Chapter

The Trinity in Art

David Brown

in The Trinity

Published in print February 2002 | ISBN: 9780199246120
Published online November 2003 | e-ISBN: 9780191600531 | DOI: http://dx.doi.org/10.1093/0199246122.003.0013
                      The Trinity in Art

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David Brown identifies three main types of approaches to artistic representations of the Trinity: triadic, societal, and incarnational forms. In each case, he stresses the need to judge art in relation to the wider contemporary context. Triadic repetition is seen to have deep roots in paganism and in Neo‐Platonist assumptions at the time of the Renaissance, as well as being characteristic of today's art. Its function as an image of intensifying power is noted. Societal representations are distinguished from any automatic endorsement of a social analogy for trinitarian doctrine, and this is so in the case of Murillo's Two Trinities. Summary dismissal of incarnational types is shown to be often based on misunderstandings of what it is that the relevant artists were trying to achieve. Masaccio, for instance, deliberately placed the Father outside our spatial frame. In general, Brown appeals for art to be judged by its own distinctive criteria.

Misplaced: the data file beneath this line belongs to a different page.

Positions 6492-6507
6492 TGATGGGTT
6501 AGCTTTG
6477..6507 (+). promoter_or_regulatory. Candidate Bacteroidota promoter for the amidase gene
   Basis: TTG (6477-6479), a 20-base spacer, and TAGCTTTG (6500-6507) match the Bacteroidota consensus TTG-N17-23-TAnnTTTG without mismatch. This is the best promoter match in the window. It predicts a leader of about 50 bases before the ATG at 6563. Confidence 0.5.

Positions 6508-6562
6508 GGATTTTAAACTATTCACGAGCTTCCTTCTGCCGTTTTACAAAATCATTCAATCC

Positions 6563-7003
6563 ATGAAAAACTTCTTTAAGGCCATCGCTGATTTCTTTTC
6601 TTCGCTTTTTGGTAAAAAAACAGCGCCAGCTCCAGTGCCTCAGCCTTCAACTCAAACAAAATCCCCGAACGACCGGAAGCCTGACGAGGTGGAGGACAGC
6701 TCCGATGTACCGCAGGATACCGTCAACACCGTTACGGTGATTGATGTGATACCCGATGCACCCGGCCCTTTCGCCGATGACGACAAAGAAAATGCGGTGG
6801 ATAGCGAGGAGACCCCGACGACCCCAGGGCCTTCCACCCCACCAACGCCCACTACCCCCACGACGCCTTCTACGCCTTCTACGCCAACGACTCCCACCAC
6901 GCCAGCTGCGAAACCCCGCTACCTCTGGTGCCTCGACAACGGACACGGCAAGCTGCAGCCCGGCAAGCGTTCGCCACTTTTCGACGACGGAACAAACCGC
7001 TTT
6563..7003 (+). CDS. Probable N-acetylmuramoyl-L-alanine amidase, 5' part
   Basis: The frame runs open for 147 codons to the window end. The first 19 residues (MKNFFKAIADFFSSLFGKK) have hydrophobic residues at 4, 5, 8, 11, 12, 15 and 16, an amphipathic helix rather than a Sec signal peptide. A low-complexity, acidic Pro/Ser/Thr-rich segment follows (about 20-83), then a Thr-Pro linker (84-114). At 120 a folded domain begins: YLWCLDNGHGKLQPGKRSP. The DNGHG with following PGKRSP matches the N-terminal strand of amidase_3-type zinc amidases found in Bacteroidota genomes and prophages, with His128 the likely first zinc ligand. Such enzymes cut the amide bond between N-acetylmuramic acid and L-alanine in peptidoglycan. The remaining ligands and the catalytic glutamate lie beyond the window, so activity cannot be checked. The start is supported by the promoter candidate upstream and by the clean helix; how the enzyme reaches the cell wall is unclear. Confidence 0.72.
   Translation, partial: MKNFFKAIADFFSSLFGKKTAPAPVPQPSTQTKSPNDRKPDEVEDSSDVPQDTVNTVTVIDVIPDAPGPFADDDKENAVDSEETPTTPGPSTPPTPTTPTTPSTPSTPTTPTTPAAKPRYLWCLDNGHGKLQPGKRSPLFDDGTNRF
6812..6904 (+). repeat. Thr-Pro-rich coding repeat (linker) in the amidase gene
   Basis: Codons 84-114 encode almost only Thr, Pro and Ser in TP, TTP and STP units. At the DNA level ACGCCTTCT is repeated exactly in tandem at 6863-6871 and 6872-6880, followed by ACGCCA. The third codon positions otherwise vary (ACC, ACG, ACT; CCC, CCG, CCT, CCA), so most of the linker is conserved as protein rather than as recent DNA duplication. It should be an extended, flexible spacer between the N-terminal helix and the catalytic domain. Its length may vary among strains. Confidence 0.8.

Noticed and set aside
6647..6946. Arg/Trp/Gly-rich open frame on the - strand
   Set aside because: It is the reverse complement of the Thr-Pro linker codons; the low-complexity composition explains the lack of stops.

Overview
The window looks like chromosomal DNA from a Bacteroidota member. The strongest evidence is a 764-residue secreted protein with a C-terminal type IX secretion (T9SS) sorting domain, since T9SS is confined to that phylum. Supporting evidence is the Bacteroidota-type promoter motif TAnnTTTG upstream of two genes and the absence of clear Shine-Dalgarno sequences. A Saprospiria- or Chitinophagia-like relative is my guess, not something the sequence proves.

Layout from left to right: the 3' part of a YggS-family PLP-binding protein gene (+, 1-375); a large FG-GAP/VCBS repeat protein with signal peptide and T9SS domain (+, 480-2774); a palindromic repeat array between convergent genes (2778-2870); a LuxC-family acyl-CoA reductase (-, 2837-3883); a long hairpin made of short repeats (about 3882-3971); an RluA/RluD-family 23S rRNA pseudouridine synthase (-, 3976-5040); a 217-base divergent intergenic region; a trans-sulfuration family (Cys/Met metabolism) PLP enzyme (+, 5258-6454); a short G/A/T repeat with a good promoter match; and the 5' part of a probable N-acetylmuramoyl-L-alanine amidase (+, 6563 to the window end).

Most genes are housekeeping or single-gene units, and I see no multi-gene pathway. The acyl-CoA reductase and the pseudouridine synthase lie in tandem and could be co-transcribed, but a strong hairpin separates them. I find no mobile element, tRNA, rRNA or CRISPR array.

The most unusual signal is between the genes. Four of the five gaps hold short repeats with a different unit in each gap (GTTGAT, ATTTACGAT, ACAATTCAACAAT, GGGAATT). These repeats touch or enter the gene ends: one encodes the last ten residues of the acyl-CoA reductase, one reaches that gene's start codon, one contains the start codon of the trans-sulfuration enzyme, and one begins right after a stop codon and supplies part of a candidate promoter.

Keywords: artistic representation; Brown; distinctive criteria; incarnational; Masaccio; Murillo; Neo‐Platonist; paganism; Renaissance; societal; spatial frame; triadic; Two Trinities; wider contemporary context

Chapter.  10575 words.  Illustrated.

Subjects: Christian Theology

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